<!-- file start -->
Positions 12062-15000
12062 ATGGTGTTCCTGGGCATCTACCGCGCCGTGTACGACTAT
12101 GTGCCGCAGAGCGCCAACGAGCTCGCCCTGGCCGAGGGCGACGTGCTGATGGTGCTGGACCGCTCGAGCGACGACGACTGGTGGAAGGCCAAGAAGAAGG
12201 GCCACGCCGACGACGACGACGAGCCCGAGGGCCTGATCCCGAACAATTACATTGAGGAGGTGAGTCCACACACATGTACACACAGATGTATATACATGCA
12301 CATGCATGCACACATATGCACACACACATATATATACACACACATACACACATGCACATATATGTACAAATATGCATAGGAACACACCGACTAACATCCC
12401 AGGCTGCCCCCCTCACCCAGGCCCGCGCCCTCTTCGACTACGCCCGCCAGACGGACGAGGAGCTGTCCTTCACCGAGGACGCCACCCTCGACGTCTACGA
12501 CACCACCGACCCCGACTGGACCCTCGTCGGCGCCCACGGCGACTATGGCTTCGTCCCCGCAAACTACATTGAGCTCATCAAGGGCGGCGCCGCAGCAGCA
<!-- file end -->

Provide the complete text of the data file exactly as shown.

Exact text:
Positions 12062-15000
12062 ATGGTGTTCCTGGGCATCTACCGCGCCGTGTACGACTAT
12101 GTGCCGCAGAGCGCCAACGAGCTCGCCCTGGCCGAGGGCGACGTGCTGATGGTGCTGGACCGCTCGAGCGACGACGACTGGTGGAAGGCCAAGAAGAAGG
12201 GCCACGCCGACGACGACGACGAGCCCGAGGGCCTGATCCCGAACAATTACATTGAGGAGGTGAGTCCACACACATGTACACACAGATGTATATACATGCA
12301 CATGCATGCACACATATGCACACACACATATATATACACACACATACACACATGCACATATATGTACAAATATGCATAGGAACACACCGACTAACATCCC
12401 AGGCTGCCCCCCTCACCCAGGCCCGCGCCCTCTTCGACTACGCCCGCCAGACGGACGAGGAGCTGTCCTTCACCGAGGACGCCACCCTCGACGTCTACGA
12501 CACCACCGACCCCGACTGGACCCTCGTCGGCGCCCACGGCGACTATGGCTTCGTCCCCGCAAACTACATTGAGCTCATCAAGGGCGGCGCCGCAGCAGCA